Steve Jobs opened Tuesday's "It's Showtime!" special event in San Francisco, noting that Apple shipped more than 60 million iPods in total by the end of the last quarter, and joking showed an iPod toilet paper holder to demonstrate the widespread adoption of iPod accessories.
Jobs praised advances like iPod connectivity options in automobiles -- 70 percent of 2007 model year cars sold in the United States will have some kind of connectivity, he said. And Apple and Nike have sold 450,000 Nike+iPod Sport Kits in less than 90 days since their introduction. The kits provide connectivity between the iPod nano and Nike running shoes.
Later Jobs remarked that iTunes has a market share of 88 percent of legal US downloads.
The next big thing: iTV
But the big news of the day came at the end. "But there is one last thing," said Jobs, stunning long-time Apple event attendees. "This next thing's a little unusual for us. It's a sneak peek for a product that will be introduced in Q1 2007."
"We usually keep things corralled until we ship them, but we think this completes the story, so we decided to go ahead and show it to you today," Jobs said.
Jobs previewed iTV, which he described as "a product code name. We've got to come up with a final name when we introduce it."
"You can take a movie, download it to a computer, put it on your iPod. But what about that big flat screen TV you just bought?" asked Jobs. "You need a box to drive that big screen TV. How's the box going to talk to the computer? Do I want to string cables throughout my house? So I'm going to talk to it using wireless network, to get the content from the computer to the box, from the box to the TV."
The iTV resembles a short Mac mini. The power supply is built right in to the unit,a nd it features integrated wireless networking, a power plug, USB 2.0, Ethernet, High Definition Multimedia Interface (HDMI) plug, component video, analgo audio and optical audio interfaces.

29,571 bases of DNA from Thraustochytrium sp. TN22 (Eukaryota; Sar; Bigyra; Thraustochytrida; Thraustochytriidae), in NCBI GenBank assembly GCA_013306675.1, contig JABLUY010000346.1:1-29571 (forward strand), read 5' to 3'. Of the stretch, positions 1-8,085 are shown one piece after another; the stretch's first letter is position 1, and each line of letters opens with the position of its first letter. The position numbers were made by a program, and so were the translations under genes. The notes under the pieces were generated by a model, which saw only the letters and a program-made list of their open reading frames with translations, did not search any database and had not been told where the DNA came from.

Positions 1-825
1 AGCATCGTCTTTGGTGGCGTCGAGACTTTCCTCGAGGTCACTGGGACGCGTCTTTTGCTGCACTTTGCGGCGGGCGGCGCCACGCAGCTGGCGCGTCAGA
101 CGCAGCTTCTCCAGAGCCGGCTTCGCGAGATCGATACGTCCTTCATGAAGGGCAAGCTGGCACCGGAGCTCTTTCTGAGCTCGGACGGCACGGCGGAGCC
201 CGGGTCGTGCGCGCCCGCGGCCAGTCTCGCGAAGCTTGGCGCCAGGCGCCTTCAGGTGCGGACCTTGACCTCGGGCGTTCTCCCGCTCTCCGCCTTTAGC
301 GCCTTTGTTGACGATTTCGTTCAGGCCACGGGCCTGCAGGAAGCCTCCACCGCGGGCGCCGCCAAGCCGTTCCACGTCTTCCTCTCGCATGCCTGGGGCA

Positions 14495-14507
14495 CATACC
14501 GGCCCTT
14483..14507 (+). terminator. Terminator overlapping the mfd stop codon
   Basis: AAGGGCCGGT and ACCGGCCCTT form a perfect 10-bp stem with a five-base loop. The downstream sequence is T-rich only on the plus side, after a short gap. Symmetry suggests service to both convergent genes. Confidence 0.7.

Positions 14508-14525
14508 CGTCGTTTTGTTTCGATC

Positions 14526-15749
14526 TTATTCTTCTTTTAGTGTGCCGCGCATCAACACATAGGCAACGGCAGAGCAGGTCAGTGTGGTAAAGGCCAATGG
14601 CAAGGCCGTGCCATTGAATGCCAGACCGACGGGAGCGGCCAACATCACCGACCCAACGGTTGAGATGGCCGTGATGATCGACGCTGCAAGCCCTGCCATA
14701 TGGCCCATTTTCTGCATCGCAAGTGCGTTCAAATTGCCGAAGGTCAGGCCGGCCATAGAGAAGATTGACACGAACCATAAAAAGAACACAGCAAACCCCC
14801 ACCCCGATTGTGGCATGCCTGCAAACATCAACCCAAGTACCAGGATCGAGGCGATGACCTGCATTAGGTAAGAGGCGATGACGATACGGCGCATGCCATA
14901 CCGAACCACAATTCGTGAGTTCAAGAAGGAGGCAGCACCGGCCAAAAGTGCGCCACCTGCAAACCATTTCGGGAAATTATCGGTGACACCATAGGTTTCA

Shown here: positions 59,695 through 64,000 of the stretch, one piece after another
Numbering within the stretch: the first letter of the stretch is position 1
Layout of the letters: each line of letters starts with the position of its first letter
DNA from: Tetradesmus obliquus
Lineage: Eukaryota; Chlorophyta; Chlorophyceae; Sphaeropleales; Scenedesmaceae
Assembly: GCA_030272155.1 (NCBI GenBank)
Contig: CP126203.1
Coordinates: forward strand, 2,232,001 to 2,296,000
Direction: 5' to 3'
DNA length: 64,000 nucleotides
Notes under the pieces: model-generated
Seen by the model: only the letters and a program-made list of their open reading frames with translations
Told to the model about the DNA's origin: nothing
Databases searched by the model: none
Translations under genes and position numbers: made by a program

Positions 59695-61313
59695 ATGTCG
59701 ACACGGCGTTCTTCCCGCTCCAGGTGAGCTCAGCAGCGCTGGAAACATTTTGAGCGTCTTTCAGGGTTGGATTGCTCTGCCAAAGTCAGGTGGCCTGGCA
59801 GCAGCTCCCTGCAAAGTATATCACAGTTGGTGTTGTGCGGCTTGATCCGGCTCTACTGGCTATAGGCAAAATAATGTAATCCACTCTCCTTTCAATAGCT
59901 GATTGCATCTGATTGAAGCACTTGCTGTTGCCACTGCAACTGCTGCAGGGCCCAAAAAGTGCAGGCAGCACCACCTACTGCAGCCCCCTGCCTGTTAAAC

The box is driven by software that carries a distant resembance to Front Row, the multimedia control application Apple bundles with newer Macs. The software features 3D animated graphics with a menu on the right and graphics on the left. Jobs demonstrated it, going into the Movies menu and scrolling through floating artwork on the left-hand side.
"Pretty cool, huh? These are the same files, same exact files, paying on my iPod, my computer and my flat screen TV," said Jobs.
The iPod video
And also top of the product hopper from Apple is its new and improved video-capable iPod, with a screen that's 60 percent brighter. Battery life has been increased from 2 hours while playing video to 3.5 hours, Jobs says.
A new earphone design that took Apple 18 months to develop was also announced. Superficially, they look similar to the old design -- they're still white.
The new iPod provides gapless playback, according to Jobs, which works with MP3, AAC, Apple Lossless and uncompressed music files. New software features have been added such as instant searching that uses the wheel to input letters and does a live search of iPod content.